“Getting everything off the ground required the students to use a lot of the skills that we try to teach in the program, as well as other workplace skills that are not covered in the program,” notes Harish — with students involved in coding, tool use and project management as well as ‘meta-skills’ like working as a team. But the students weren’t the only ones to benefit from the collaboration. Harish found “it was a really great experience to work with the students, because they took the idea and ran with it. Their skills and energy were definitely required for this project to get off the ground, and get to the point where it’s at.”
One of the students who worked on the project, Charlie Cao, agrees that it was valuable preparation for working in the business world. “I really enjoyed researching and learning about cloud computing platforms and version control systems. These are important tools for collaboration and documentation, and they helped prepare me for teamwork in a big organization.” Through the project, he also gained experience with ‘agile’ practices, a widely-used method of managing work for software projects. By working on developing the platform at its most basic level first, then working in short sprints to improve specific features, he and the other students got to explore “the concept of a minimum viable product, and then iterate to continuously improve it,” learning through each stage of the process.
Creating an analytics community
While Charlie and the other students who helped develop the first stage of Analytics@Sauder have now graduated, it’s not necessarily the end of their involvement. Due to the open and collaborative nature of this content, Harish hopes that the content will be useful for alumni, as well as facilitating interaction in order to develop a business analytics community.
Charlie now works as a data analyst at a major electronics retailer, and he can see how being part of this kind of business analytics community would be a valuable resource for his career. While the Analytics@Sauder site is still in its early stages, Charlie shares his hope that “in the future, this resource can be a place where business analytics professionals share with one another how data analytics is used to drive business decisions in various organizations. There are a lot challenges that you would only run into on the job, and having a place where people can see how other people solve similar problems at work could be extremely valuable.”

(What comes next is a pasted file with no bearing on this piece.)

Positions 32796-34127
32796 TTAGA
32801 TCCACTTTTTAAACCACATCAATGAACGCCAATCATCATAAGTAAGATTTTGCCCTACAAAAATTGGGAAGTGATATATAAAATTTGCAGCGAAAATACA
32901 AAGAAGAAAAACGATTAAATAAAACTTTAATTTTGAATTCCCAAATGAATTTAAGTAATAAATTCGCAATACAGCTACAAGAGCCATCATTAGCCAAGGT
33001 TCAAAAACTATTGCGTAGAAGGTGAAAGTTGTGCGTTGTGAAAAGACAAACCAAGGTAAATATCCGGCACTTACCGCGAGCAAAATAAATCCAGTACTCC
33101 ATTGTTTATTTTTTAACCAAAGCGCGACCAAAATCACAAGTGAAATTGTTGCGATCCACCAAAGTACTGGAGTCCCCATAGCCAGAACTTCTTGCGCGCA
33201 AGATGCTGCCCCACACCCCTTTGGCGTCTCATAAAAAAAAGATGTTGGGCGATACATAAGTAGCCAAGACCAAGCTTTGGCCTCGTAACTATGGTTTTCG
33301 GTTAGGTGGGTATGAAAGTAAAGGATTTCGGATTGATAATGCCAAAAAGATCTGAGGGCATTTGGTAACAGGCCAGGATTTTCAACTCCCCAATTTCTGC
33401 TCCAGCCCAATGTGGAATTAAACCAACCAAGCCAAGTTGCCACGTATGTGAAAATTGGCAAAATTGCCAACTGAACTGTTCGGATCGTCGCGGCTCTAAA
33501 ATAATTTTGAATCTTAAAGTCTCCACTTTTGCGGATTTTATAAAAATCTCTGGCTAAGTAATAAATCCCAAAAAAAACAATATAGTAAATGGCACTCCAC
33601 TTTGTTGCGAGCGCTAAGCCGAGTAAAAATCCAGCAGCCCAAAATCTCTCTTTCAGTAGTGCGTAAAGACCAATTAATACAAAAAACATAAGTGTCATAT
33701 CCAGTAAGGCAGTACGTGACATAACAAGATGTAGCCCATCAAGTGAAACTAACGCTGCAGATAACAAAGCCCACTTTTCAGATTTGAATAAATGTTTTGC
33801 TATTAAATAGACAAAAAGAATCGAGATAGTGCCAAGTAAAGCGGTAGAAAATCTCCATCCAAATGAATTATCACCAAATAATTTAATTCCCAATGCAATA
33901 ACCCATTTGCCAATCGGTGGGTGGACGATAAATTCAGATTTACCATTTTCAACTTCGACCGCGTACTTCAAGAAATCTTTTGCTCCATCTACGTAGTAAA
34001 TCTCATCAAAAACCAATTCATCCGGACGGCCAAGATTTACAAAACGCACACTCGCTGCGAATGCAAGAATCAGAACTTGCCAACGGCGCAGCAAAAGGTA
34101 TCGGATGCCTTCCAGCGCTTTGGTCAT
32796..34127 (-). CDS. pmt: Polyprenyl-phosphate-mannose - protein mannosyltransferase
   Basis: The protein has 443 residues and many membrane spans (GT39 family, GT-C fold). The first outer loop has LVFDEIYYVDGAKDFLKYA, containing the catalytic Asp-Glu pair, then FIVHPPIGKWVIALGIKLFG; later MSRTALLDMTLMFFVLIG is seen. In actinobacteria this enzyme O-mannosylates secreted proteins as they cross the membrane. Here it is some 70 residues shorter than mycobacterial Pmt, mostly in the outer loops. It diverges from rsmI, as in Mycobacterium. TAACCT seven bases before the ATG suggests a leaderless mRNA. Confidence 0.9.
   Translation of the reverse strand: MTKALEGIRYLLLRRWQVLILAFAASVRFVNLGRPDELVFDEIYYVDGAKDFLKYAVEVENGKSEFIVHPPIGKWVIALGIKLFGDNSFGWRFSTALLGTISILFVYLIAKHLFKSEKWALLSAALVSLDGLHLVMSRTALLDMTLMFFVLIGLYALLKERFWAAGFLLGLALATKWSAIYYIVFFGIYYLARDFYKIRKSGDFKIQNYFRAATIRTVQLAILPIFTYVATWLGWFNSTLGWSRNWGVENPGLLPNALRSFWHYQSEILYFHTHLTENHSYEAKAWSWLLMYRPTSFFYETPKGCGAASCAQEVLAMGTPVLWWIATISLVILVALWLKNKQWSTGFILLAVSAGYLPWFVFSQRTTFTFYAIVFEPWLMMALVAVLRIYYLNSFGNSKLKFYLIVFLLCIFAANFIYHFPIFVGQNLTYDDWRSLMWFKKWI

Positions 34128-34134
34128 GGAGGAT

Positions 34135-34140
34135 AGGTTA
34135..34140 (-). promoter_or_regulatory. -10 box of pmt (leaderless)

And while Harish is optimistic about its future role in connecting current students with the alumni community, he notes that the first step is getting more involvement from the existing community. Within UBC, he’s looking to involve current students and instructors who use related skills, such as Sauder’s Master of Business Administration, Bachelor of Commerce, and Master of Management programs.
“What we have on the site right now is only meant to be illustrative,” he explains. “I’m hoping that instructors see this as a valuable resource which they can direct their students to, or even use it to host materials on themselves.” He emphasizes again that the platform is purposefully open for the use and contributions of others, and that only with that input will it reach its full potential: “It’s not an end product. In some sense, this is the start of a journey.”
Harish Krishnan is a Professor of Operations and Logistics at the UBC Sauder School of Business.
Harish and collaborators received a TLEF grant in April 2020. See the initial proposal and details of the grant. Students hired through the grant to support the project included Charlie Cao, Hao Zheng and Kemjika Ananaba, who graduated the Masters of Business Analytics program in 2020, and Vibhuti Dhingra, a PhD candidate in Management Science.